Again, I think Ed's material is an excellent read for knowledge and to learn...but definitely not for a solid trading system. Just wait till you hit days or weeks of ranging/box markets and see what happens!
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on November 4, 2015
Ed Ponsi was my forex instructor for a summer 2015 class with Online Trading Academy. He was an enjoyable classroom teacher, and only on the last day of class did he modestly mention in passing that he had written a book on forex strategies. It was not until a few months later, frustrated with stop losses in my demo account, that I bought his book and began to implement suggested strategies. What Ed didn't tell our class is that he is a master chartist who frequently appears on CNBC, Mad Money, and other investment shows. His book has taught me how to use the ADX and EMAs to identify genuine trends; Fibonacci retracements to enter trending price moves and set targets/stops/exits (alone worth the price of the book); flags and pennants to set and enter trades; as well as many other strategies. He offers a nifty scalping strategy for the EURUSD (between close of the US market and open of the Asian market) that potentially can yield frequent profits, although lately that currency pair has been so range-bound that his suggested targets and stops need to be modified. In short, his book has turned my trading around, resulting in daily profitability and at least 30% fewer stop losses. Several older reviews complain about his conservatism and the fact that many of these strategies may not be new. In my mind, using tested strategies in a responsible way is precisely the main selling point of the book for the beginning trader. Successful trading is first about preventing losses and containing risk, and only second about making money. Profitability follows good risk management, and Ed understands this equation perfectly. His book can give any open-minded trader better understanding of risk and the technical tools and mindset to achieve profitability in forex trading.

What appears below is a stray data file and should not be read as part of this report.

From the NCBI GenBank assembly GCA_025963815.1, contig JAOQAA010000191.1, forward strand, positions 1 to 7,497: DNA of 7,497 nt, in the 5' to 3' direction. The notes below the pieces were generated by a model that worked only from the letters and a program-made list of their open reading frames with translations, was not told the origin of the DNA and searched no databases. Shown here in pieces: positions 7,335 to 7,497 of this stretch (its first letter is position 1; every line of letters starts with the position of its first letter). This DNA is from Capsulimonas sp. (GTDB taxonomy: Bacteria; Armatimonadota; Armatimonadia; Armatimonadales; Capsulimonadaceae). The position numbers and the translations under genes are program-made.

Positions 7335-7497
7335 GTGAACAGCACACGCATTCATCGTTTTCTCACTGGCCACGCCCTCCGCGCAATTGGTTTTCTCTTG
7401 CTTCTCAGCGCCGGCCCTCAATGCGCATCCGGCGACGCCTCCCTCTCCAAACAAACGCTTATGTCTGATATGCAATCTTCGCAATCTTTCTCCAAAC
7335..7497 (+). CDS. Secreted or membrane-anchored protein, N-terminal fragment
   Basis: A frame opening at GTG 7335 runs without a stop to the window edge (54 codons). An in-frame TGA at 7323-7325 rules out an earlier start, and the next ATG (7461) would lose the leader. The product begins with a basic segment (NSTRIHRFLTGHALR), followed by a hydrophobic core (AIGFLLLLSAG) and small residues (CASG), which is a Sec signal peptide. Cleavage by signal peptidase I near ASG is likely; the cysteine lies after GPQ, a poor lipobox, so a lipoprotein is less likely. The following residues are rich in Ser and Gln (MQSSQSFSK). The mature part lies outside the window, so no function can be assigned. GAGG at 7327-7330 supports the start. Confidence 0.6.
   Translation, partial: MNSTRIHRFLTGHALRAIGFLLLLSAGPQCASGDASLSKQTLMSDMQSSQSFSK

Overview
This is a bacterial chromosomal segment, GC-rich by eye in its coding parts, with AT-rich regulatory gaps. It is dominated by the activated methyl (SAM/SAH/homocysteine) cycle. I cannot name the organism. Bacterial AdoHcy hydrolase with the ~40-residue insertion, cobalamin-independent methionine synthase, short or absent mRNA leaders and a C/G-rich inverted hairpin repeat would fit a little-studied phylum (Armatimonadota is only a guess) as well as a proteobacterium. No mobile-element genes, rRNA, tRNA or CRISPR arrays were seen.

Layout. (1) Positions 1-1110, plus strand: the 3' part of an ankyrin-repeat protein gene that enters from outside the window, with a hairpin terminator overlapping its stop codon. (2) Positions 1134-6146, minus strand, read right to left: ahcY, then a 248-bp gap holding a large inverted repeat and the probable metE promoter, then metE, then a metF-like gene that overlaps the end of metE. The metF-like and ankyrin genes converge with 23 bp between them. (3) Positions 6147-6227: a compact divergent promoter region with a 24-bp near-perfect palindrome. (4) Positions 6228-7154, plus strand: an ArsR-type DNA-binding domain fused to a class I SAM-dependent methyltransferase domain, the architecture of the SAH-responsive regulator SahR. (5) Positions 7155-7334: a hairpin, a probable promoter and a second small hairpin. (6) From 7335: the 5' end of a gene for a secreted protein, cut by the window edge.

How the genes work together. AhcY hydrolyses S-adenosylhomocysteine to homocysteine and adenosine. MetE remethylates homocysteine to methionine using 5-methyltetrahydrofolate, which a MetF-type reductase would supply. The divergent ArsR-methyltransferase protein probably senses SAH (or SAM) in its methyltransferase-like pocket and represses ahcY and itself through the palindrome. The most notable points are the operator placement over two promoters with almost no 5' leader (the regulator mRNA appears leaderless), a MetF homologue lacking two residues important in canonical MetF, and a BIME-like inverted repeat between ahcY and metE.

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on January 17, 2009
I have been following Ed Ponsi for a while and the book has really helped me put the methods into practice. The book is well written and a pretty quick read.
The trading plans make it easier to create a discipline to follow. Although I must still battle my occasional desire to input some of my emotional guesses into a trade, which rarely work. Like Ed points out in the book you are not going to win every trade, you may even have a string of losses, but with risk management your losses are small and easier to absorb. Subsequently, the winners do run very well and absorb those nagging little losses. That has been my biggest improvement is the risk management!!! It has allowed me to win, by placing trades confidently and no sweating every little move. CONFIDENT and CLEAR THINKING!